Submitted to the Edmonton Journal and Calgary Herald
September 28 is the International Day for Universal Access to Information. Since 2002, access-to-information advocates have unofficially been celebrating “Right to Know Day” but in November 2015 UNESCO officially adopted a resolution to recognize the day.
More than 80 countries around the globe have access-to-information laws and, within nations, there are numerous other laws – provincially or otherwise – providing the public with a right to access government information. Federally, provincially and territorially in Canada there are laws providing a right of access to government information.
As UNESCO notes, “Universal access to information is bound up with the right to seek and receive information, which is an integral part of the right to freedom of expression.” By officially recognizing the day, UNESCO hopes it “will provide for more countries adopting (freedom of information) legislation, developing policies for multilingualism and cultural diversity in the cyberspace, and ensuring that women and men with disabilities are integrated.”
These are laudable goals. In Alberta, we have been fortunate to have this right of access for the past 20 years, although we lagged a bit behind most other Canadian jurisdictions in establishing such a law.
What’s often overlooked is that access rights typically extend beyond government information. Many of these laws also provide individuals a right of access to their own personal information.
In Alberta, by default, an individual has a right to access any record in the custody or under the control of a public body, including a record containing their own personal information, and subject only to limited and specific exceptions.
A point often espoused about access-to-information laws is that these rights primarily serve the interests of media, businesses and political parties.
This simply is not the case.
Yes, media, businesses and political parties do use the law to inform the public about matters that would otherwise be unknown or to advance their own agendas.
However, the most recent data from the Alberta government noted that nearly half of all access requests submitted to provincial government departments, municipalities, police forces and educational institutions were from individuals seeking access to their own information.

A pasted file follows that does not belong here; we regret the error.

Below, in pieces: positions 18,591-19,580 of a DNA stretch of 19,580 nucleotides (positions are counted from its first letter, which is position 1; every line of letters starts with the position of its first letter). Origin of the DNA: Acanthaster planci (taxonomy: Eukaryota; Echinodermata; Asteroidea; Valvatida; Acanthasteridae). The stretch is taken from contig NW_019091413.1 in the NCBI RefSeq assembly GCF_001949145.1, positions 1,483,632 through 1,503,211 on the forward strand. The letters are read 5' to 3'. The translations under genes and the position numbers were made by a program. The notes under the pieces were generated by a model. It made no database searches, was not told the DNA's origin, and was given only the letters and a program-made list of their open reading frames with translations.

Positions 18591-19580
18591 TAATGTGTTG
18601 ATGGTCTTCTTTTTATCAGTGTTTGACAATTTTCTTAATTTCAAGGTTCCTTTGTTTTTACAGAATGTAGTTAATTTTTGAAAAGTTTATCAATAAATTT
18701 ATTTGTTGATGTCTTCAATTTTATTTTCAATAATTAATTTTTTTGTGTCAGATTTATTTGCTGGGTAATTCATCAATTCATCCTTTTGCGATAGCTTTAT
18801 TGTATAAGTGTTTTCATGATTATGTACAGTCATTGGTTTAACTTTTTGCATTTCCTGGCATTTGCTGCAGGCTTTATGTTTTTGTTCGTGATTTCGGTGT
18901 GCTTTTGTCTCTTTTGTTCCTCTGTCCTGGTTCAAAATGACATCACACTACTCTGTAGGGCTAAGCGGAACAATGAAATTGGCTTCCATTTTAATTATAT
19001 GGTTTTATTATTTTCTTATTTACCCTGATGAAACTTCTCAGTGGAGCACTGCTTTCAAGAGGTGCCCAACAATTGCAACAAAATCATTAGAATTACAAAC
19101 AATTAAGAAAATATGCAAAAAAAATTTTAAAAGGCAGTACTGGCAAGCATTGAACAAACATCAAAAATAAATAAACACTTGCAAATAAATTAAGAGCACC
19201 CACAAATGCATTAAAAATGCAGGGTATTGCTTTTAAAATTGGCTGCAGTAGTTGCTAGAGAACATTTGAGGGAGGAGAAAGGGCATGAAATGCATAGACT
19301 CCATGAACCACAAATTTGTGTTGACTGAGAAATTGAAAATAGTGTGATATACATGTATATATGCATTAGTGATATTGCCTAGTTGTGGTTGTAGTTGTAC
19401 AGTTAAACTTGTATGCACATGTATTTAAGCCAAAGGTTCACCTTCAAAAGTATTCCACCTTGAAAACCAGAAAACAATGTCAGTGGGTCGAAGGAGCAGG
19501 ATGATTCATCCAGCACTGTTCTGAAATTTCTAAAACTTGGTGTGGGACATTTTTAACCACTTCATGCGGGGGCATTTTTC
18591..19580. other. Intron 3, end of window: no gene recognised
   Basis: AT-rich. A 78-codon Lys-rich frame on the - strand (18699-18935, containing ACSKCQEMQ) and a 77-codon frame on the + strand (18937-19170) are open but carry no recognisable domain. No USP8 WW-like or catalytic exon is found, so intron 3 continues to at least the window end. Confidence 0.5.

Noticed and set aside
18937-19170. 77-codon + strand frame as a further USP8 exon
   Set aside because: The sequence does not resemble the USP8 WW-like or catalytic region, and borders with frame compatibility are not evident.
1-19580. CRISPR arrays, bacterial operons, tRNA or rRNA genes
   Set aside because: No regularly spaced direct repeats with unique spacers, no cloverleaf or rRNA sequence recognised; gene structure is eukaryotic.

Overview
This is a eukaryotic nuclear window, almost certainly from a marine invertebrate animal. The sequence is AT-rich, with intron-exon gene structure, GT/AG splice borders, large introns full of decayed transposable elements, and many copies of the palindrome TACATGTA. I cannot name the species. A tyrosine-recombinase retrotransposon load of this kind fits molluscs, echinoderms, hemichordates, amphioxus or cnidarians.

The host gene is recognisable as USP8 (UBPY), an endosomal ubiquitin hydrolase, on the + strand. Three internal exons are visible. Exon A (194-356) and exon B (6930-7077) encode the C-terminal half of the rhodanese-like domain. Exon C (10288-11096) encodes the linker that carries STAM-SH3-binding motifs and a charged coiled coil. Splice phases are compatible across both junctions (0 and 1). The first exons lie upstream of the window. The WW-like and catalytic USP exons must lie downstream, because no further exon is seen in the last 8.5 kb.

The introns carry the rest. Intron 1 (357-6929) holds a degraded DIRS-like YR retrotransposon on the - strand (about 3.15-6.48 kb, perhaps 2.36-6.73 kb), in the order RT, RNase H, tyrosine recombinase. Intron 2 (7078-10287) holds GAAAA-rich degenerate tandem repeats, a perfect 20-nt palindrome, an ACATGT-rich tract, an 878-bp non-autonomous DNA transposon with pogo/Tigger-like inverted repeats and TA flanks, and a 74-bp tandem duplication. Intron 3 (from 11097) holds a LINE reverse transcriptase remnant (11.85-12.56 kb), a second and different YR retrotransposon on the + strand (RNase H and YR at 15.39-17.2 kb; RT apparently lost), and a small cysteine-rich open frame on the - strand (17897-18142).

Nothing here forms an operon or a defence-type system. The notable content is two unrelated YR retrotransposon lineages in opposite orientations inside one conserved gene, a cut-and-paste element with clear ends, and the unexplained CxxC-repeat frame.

Requests from media represented less than eight per cent of the total number of general information requests to public sector institutions. Taken together with requests for personal information, media submitted less than five per cent of the total number of access requests to Alberta’s public institutions.
Individuals, including general information requests, are responsible for more than half of all requests to public institutions. At last count, there were more than 8,000 requests made annually to Alberta’s public institutions.
Admittedly and understandably, much of the discourse on access to information revolves around the issues raised by media, businesses and political parties who often have the means and mediums to share their messages broadly.
But it’s individuals – you or your neighbours – who are using the right to know more than any group over the 20-year history of the Freedom of Information and Protection of Privacy Act.
Another story the stats tell is that as awareness of access rights increase so too does the use of the law. Since 1995, personal information requests have increased approximately threefold.
So, as we celebrate access to information this year, let’s remind ourselves that it’s not just about exposing secrets or advancing private interests. We are recognizing our right to know what governments know about us.
The Office of the Information and Privacy Commissioner is responsible for regulating Alberta’s three access and privacy laws – the Freedom of Information and Protection of Privacy Act, Health Information Act and Personal Information Protection Act. All three laws provide individuals with a right of access to their own personal or health information.